First Impressions is a column where we review comic books that meet two criteria: they must be Comixology Submit titles (self-published digital books) and they must be a first issue. The comic book genre is a treasure trove of creativity even outside established publishers–you owe it to yourself to check out some of these gems. This time we’re reviewing Ungrounded.
Ungrounded is a clever twist on a superhero origin story that truly brings the old question of whether superheros create their supervillains to the forefront. The story by Patrick Gerard has a decent mix of naive heroic wishes and realism in the face of the fantastic while the art by Eryck Webb is bright and captivating. Overall the book is a fun adventure although it feels a bit light. Issue 1 is only 99 cents but it’s also only 12 pages and feels like it stops artificially–I would have loved to see more pages even for a higher cover price.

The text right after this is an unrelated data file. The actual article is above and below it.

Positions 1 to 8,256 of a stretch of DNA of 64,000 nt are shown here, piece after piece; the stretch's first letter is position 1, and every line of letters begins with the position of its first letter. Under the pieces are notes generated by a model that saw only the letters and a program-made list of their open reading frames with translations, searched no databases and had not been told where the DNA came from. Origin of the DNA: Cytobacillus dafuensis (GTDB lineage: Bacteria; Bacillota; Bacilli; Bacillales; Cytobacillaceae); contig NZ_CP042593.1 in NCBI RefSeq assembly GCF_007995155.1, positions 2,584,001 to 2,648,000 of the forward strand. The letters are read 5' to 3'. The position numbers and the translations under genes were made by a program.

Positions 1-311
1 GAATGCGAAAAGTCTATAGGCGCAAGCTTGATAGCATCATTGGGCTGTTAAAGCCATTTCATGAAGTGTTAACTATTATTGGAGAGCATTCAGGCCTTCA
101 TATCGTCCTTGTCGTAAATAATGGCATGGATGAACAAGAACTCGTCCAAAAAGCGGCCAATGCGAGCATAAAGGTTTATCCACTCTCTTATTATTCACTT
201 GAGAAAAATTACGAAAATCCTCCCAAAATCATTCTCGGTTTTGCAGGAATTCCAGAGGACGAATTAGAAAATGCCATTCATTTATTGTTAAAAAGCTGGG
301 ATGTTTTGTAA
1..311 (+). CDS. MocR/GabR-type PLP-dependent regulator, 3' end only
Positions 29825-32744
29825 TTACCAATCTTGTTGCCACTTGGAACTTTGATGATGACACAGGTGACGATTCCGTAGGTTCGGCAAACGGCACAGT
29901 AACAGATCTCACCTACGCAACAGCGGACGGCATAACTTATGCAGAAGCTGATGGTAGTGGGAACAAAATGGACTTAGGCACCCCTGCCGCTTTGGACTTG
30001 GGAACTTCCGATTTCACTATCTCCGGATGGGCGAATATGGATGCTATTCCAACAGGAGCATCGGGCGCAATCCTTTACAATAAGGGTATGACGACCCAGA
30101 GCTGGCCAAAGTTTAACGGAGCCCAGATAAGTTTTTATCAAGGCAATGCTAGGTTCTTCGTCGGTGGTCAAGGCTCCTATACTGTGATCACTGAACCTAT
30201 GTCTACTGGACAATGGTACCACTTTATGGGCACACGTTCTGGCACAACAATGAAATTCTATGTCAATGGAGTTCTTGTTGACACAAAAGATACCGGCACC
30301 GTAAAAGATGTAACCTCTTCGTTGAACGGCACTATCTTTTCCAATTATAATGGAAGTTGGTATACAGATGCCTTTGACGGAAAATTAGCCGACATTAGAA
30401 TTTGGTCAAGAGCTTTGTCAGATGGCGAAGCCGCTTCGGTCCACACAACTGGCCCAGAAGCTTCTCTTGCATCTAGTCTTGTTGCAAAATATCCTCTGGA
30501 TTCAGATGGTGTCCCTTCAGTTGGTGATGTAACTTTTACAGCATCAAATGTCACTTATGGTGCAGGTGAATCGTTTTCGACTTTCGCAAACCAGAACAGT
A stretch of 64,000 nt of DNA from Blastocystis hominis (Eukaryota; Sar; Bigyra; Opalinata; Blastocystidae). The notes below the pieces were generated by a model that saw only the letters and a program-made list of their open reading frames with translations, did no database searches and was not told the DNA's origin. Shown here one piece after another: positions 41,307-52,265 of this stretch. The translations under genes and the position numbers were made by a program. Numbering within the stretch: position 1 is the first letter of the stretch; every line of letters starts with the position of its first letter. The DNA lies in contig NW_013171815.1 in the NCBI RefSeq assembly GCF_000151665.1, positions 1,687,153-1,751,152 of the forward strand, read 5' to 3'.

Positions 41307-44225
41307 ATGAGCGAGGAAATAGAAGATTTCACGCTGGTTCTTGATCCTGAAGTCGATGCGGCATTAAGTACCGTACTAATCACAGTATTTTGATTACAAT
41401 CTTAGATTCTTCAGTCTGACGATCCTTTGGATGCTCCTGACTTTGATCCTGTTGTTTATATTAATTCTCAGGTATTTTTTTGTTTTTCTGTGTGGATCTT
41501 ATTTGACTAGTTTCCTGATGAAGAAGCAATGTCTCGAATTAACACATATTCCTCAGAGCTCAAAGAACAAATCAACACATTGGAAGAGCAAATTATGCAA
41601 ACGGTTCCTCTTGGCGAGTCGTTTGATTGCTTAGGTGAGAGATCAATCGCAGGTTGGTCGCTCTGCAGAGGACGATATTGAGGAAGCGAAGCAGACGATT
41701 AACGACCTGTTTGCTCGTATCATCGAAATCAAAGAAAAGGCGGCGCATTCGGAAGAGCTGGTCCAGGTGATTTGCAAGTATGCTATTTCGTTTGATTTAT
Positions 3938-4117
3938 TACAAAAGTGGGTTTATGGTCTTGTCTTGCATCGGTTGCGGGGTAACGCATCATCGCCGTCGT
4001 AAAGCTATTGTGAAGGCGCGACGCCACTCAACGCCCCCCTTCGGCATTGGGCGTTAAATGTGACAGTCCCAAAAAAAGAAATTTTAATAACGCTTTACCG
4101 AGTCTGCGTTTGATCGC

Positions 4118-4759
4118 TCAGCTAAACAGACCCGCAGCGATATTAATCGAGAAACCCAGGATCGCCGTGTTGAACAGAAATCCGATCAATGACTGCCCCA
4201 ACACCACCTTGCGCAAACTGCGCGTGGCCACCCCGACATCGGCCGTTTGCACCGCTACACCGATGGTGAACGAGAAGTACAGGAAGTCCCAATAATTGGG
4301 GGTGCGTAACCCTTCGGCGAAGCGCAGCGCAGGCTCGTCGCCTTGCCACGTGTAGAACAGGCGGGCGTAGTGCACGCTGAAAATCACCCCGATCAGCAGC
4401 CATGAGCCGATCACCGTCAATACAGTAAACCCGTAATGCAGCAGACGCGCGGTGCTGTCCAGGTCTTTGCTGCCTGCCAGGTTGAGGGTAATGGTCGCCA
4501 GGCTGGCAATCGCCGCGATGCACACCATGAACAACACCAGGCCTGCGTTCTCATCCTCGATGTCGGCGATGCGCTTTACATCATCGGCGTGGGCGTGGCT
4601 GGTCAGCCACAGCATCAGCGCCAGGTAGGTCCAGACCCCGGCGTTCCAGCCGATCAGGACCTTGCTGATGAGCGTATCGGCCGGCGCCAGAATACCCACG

In the first issue we meet Joseph Danner, a physicist who creates a box that will transform himself into a superhero. Since this takes place in a world without superheroes, the audience full of reporters (that he was somehow able to get to attend his presentation because journalism) is skeptical at best. So into the box our hero goes where he meets Thoth, best described as Galactus going through an Ancient Egypt phase.
Thoth spouts some cryptic phrases but ultimately gives Danner the powers he imagined he would gain: control over electromagnetic energy and glowing fists to give him a leg up in the eventual reboot of The Last Dragon.
But when Danner emerges from his magic/science box he discovers the transformation took a bit longer than expected. While he believed he was in the box for a few minutes he was actually in it for six years. And during those six years the world went a little crazy. People developed superpowers, some turned into lizard people, and there’s now a giant floating city above Arizona that, somehow, Donald Trump hasn’t built a fence around.
During those six years scientists eventually figured out that maybe, just maybe, the cause of all these strange occurrences go back to the one scientist who said strange things like this were possible. And how lucky–he just came out of the magic box. So we’ll start to have some adventures and more mysteries…in issue 2 I’m hoping.
An intriguing premise that needed more pages for a complete story, but for 99 cents you can’t go wrong so this is certainly worth picking up.
Score: 8.5 out of 10 magic-particle boxes